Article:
Boffins stalk house-hunting bees, find colony behaves kind of like a human brain
Oh do beehive!
Boffins at Sheffield University have discovered that colonies of honeybees follow the same laws as the human brain when making collective decisions.
For the research, published in Nature Scientific Reports, the team constructed a house-hunting model and treated a simulated bee colony as a single organism, able to respond in a coordinated way to external stimulus, much like a brain.
And how do the bees collectively assess each property?
Scout bees explore the surrounding environment and, having located a potential nest-site, return to the swarm to actively recruit other scouts to that site, through the waggle dance.
When a scout committed to one nest-site encounters a scout dancing for another, it may deliver a stop-signal; a bee that receives several stop-signals reverts to an uncommitted state. The colony makes a decision when the honeybees committed to the same option reach a quorum.
The researchers found that, when treated as whole, the colony obeyed the same types of psychophysical laws as a single animal. Psychophysical laws connect psychological or mental states with physical states. They looked at three: the Hick-Hyman law; Piéron's law; and Weber's law.
As the researchers increased the number of available nests, they witnessed the decision time of the colony increase, as predicted by the Hick-Hyman law.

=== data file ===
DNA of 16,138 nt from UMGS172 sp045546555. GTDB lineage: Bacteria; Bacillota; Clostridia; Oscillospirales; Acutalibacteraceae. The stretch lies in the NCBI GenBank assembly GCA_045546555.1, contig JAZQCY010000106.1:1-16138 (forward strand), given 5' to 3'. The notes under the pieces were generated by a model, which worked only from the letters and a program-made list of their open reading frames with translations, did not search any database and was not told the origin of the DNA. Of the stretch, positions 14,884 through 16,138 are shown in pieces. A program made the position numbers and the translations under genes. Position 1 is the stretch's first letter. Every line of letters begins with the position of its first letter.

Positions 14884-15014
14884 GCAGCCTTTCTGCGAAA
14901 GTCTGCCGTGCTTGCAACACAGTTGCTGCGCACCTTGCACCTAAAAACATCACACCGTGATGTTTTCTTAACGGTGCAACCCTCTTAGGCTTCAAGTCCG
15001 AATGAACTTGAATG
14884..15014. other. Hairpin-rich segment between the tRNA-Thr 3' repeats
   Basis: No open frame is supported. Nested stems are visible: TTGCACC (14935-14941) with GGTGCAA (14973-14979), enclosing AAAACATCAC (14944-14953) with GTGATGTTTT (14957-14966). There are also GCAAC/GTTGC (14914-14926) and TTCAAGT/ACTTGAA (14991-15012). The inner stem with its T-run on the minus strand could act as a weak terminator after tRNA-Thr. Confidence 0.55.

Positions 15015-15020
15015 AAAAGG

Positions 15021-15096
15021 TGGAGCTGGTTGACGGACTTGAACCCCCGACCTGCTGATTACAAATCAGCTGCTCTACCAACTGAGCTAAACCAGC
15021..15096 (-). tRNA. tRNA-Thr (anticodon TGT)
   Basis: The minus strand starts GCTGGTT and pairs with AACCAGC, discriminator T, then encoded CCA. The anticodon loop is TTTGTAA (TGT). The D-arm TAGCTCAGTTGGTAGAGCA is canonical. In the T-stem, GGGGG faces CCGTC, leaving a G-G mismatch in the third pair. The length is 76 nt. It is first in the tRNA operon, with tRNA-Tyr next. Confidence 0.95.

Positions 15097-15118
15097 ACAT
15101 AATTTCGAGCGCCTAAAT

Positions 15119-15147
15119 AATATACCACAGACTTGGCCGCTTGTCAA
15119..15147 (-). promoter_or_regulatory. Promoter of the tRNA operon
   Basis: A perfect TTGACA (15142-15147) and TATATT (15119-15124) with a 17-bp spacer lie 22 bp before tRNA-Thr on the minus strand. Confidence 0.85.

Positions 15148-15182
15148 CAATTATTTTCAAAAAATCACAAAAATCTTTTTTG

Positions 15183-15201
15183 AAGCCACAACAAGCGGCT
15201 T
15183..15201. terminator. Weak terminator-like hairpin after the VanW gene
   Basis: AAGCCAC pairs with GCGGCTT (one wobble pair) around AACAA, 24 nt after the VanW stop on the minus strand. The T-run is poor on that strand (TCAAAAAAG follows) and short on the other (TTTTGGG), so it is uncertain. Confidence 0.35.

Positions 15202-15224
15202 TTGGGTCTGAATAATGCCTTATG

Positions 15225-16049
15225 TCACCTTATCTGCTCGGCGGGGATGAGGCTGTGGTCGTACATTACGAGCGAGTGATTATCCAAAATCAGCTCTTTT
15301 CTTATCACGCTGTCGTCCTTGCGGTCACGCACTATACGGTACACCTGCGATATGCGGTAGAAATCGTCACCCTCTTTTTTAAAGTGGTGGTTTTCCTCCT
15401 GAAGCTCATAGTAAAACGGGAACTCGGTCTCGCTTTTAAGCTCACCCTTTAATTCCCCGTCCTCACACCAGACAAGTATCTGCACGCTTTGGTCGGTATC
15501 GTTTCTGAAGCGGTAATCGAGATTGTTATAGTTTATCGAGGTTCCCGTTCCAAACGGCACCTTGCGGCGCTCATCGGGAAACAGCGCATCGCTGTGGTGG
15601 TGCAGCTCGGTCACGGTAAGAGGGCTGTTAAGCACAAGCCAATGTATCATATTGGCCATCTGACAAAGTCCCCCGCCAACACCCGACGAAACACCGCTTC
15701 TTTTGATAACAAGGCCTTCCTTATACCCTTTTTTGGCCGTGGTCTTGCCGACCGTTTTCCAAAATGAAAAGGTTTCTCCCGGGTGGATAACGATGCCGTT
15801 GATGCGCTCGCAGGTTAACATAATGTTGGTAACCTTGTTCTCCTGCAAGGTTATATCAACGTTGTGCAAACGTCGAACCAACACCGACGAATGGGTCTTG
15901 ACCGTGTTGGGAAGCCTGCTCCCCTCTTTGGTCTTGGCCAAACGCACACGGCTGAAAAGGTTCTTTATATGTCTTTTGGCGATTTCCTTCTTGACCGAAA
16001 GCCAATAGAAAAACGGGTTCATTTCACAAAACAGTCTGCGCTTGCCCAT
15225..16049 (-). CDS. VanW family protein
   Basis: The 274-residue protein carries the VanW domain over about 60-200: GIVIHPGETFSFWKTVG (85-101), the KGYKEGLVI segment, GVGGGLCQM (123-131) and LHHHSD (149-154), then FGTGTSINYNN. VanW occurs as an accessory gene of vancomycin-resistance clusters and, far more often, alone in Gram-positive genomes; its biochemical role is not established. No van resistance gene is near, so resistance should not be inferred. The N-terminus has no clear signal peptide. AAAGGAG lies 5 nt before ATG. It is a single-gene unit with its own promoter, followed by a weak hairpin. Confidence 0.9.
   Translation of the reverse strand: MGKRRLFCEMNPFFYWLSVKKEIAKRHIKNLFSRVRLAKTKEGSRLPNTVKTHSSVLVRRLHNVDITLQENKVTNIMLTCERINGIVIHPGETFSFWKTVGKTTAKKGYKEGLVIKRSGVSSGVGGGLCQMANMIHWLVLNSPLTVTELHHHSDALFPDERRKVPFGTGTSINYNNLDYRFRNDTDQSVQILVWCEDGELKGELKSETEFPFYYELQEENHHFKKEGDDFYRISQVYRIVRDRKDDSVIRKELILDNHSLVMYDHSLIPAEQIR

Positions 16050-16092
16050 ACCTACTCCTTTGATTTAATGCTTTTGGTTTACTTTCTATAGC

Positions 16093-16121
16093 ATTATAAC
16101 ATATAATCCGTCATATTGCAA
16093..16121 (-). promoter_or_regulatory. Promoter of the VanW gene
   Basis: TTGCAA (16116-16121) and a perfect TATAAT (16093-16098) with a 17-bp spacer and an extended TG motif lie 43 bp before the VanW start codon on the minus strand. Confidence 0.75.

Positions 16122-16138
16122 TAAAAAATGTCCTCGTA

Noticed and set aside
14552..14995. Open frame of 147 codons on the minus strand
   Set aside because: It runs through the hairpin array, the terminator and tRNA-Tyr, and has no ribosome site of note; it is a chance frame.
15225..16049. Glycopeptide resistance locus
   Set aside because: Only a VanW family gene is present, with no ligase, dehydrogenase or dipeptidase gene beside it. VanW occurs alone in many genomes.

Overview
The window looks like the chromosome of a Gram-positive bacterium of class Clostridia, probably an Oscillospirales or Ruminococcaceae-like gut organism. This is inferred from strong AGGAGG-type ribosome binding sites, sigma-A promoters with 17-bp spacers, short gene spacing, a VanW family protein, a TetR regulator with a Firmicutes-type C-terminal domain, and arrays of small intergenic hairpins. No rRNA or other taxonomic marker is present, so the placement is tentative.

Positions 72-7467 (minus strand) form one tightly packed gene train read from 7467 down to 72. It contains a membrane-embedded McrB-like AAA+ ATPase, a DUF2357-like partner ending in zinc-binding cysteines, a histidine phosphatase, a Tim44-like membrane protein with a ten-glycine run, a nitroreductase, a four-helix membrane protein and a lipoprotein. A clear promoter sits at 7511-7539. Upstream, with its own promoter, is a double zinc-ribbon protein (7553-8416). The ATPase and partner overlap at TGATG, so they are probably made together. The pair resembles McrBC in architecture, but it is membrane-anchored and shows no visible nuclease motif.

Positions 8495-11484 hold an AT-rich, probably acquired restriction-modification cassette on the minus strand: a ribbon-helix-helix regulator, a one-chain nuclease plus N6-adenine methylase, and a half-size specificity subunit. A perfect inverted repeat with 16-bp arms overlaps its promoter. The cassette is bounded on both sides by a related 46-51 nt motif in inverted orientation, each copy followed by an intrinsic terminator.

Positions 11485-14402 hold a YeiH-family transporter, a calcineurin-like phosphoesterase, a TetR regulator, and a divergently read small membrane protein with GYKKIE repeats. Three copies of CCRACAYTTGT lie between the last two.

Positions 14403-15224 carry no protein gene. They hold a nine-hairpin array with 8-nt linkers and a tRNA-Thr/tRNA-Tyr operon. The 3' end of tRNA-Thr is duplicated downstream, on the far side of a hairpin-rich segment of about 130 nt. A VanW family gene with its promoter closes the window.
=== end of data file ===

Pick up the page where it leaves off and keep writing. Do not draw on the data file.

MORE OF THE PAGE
User interface designers will be familiar with the Hick-Hyman law as an argument for reducing complexity in design, before ignoring it and festooning their sites with a bewildering variety of options.
Researchers then increased the mean nest quality and demonstrated a decrease in the colony's decision time in agreement with Piéron's law (it takes less time to decide between two options when they are of better quality).
Finally, the colony showed an increased error rate in selecting the correct home as the researchers narrowed the difference in quality between nests, agreeing with Weber's law*.
One of the researchers, Giovanni Reina, told The Register: "This is a classic result of psychophysics...not only humans obey Weber's law, but all range of animals from fish to birds, and mammals. Our study suggests that honeybee colonies [also] adhere to the same law when [making] collective decisions."
Armed with this evidence, the team drew a parallel between how the individual bees in the colony, or "superorganism", communicate and how neurons in a brain function. Both follow the same psychophysical laws – a single bee or single neuron may ignore these laws, but the superorganism or brain as a whole follows them.
The importance of this discovery is that psychophysical laws do not only apply to brains, and as such scientists can study processes behind functions including decision-making by staring at a swarm of bees rather than watching brain neurons themselves.
* For those with a love of 19th century German, Gustav Fechner came up with the concept in his book Elemente der Psychophysik.